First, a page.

Admiral Dewey's saoema:;er ai
WVashington sent hin a i.e pair oj
.vhite shoes, with the modest req-uesi
:hat the admiral give him the pair hie
rore dnrin the battle of Mfay 1. The
--act identity of the shoes in question
>eing uncertain, the admiral co.upro
nised by,writing a:*letAer oi. thank'.
i steel watch, made of steel talks
vom the Maine, is one interesting
Some of the most beautiful things he
)as are presents from Agninaldo. The
lietator has the greatest adiniratioa
tnd respect for Dewey, and has the
ingul,r habit of making an elaborate
rift to the admiral whenever the lattel
'calls him down." That accounte
argely for the number of Aguiialdo 9
;esents that adorn the cabin. In all
he dealing Admiral Dewey has had
ith Aguiualdio he has treated him
ith the greatest courtesy when cour
;esy was called for, and the gr eatest
e~erity when nirmness was the thing;
>t in spite of the rebuffs Againaldo's
otes accoampanying the presents in
ariably refer to the admiral as "my
ionorable and illustrious friend."
On the occasion of Aguinaldo's
irst visit to the Olympia he was ac
~ordedl the greatest ceremony thai
ould be bestowed on a man of his
gh rank. The admiral in person
net him at the gangway, the marines
rare all draw up at attention and
verything except the firing of a sa
te was tendered.
It is to be assumed that he was
tuficiently dazed and flattered, for he
mever ceased to be very friendly and
xous to act in compliance with the
Not long ago General An'derson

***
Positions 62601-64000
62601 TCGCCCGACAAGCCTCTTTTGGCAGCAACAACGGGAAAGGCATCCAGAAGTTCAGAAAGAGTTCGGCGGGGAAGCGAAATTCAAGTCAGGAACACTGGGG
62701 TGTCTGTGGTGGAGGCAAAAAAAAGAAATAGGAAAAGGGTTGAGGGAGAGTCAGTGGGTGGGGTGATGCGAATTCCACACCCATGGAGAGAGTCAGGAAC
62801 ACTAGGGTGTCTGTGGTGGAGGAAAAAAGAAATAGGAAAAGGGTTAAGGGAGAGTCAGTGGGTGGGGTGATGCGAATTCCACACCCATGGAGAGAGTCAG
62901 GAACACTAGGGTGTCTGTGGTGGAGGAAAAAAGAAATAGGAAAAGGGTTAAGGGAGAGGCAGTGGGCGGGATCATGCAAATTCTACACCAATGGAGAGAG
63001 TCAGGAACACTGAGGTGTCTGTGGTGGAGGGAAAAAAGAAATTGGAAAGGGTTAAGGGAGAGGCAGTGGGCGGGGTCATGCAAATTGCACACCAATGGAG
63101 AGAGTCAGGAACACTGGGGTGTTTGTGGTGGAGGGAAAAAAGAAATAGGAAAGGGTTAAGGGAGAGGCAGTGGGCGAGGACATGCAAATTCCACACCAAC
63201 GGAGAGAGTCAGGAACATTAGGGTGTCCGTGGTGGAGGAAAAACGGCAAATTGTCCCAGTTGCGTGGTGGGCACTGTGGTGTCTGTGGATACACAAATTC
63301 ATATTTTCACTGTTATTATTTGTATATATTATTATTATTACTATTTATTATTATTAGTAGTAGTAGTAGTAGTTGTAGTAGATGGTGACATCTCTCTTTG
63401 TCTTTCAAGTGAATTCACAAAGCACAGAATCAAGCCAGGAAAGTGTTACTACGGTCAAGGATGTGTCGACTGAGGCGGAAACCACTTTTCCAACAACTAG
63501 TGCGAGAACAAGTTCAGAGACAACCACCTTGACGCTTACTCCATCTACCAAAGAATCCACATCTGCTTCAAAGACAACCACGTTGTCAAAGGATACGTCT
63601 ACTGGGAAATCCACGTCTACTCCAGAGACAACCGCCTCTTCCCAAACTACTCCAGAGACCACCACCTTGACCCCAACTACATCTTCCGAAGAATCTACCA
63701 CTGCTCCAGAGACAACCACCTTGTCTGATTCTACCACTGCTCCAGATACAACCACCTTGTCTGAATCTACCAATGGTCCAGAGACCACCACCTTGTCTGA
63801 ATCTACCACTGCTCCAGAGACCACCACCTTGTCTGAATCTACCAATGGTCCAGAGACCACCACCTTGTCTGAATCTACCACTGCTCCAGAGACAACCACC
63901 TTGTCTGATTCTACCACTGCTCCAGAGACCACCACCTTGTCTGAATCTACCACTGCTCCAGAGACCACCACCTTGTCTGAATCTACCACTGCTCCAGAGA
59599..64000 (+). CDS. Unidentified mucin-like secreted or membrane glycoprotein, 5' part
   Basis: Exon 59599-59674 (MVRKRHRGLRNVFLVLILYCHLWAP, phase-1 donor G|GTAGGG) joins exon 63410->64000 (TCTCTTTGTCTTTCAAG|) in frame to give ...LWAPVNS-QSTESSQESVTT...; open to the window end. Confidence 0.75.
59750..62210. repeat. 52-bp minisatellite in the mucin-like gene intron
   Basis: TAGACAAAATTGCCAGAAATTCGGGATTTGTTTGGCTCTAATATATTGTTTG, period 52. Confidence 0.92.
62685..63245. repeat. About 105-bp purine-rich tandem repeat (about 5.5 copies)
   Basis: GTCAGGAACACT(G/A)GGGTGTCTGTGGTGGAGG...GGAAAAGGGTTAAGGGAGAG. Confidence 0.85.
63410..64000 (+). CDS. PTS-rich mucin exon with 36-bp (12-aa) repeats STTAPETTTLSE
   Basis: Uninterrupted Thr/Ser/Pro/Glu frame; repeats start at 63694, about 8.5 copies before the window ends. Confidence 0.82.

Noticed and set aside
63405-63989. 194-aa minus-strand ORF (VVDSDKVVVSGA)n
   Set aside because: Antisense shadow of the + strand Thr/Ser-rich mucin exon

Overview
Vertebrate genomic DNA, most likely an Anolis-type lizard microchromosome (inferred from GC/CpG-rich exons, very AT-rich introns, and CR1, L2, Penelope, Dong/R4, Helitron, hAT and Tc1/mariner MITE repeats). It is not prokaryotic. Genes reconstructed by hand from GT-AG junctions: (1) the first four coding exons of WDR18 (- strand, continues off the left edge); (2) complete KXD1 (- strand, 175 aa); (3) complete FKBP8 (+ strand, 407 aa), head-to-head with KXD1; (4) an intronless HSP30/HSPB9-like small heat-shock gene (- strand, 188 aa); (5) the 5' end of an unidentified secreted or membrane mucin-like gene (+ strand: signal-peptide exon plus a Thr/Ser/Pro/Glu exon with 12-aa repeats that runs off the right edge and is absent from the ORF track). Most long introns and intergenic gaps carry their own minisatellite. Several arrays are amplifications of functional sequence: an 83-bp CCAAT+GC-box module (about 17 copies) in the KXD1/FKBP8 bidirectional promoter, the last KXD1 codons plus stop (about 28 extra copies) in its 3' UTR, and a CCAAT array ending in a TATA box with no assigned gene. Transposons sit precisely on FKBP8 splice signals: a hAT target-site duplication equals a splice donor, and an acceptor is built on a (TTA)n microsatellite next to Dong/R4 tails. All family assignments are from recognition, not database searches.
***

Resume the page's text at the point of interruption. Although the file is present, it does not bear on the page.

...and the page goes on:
ranted to take a pleasure trip up the
iver Pasig, but was stopped at the
nsurgent lines and compelled tc
urn back. A day or two afterward
he admiral sat on the quarter-deck~
Ld he saw aninsurgentlaunch steam
ng gaily along near his ship with the
srgent flag flying. Then an idea
f reciprocity occurred to him and be
lecided to seize all the insargent
aunches. This was at once dlone and
ight beautiful craft were tied up in
avite. When Aguinaldo heard of
he calamity he sent his private sec-re
ary, Escamillo, to see tIle admiral tc
id out what hal been d nue to ofend
iim. The admiral was very nice, and
u gave Escamillo a heart-to-heart
alk. He spo!ge ot the insu:gents re
using to allow A:erCicanl annyf oli
ers to go through their lines, and he
bought that he woiul not ailow the
nsurgent launches to gi through his
ines: So for that rea-an he had take:
hem-not coniiscated the in. just "de
ained" themn. 'The rext da Agnin.
dino gave orders permitting Am erican
,eers to go through the- i sar:re
ines and up the rinr, and( doubtle
n a day or two he will sen 1 a beauti
ul present to his "illustrious" friend.
we Tmnpnr: Ser<(9.
Canada, Egnd, France, ad Ger.
nav are the~ chief cannt.ie.s fron
which the United States m; imrt seeds.
When Amrerican s-eeds. eu want some.
hig extra fine in thc way~ of seeds oj
~alriower, celery lettuce, egg p cant,
>r radish. they g >either to F-Jrance. os
'o Germany. na order~- thei sr line.
lirect troin Lie lar.e.s.... ardeers
lhis is not due to sxerio e- .!'ure ir
:hese coi'ntrie. Ia ito L fact 1h::
he seeds. ow'i-' to - i':-- t'r s ei
We imrort reas chie 'fa aa
md Euglanal rasm -:-e se
or our maangel-warzeci e: . We als
et from the- som v. u some ch i-i
eeds of cucunmbca, celery, pars ley,
.adih ad -&...ovm- Times
TDUC FOR COLD FOR FORTY YEAM
Dolliver Uid S-m,Oo and Robbers St.ole
It the Same _Nirht
More than forty years. ago old Jim
Dolliver, a rich owner of timber land
and mills, buried S42,000 in gold
somewhere between the Forks and
Murphy's, in Mai-e. He had come
from 3ontreal. along the old French
voy-ageurs' trail, and, reaching the
Forks, had told the landlord of the
hotel that he had been followed by a
party of French and Indian outlaws
all the way from the St. Lawrence
"I have nearly five sooro hundred
yel!ow sovereigns in my batteau," he
said, "and if I don't burymy money
now the crazy fellows will rob me be
foro I get to Watervile."
He left the hotel at .10 o'clock thai
night and was away three days. On
his return he remarked,o the land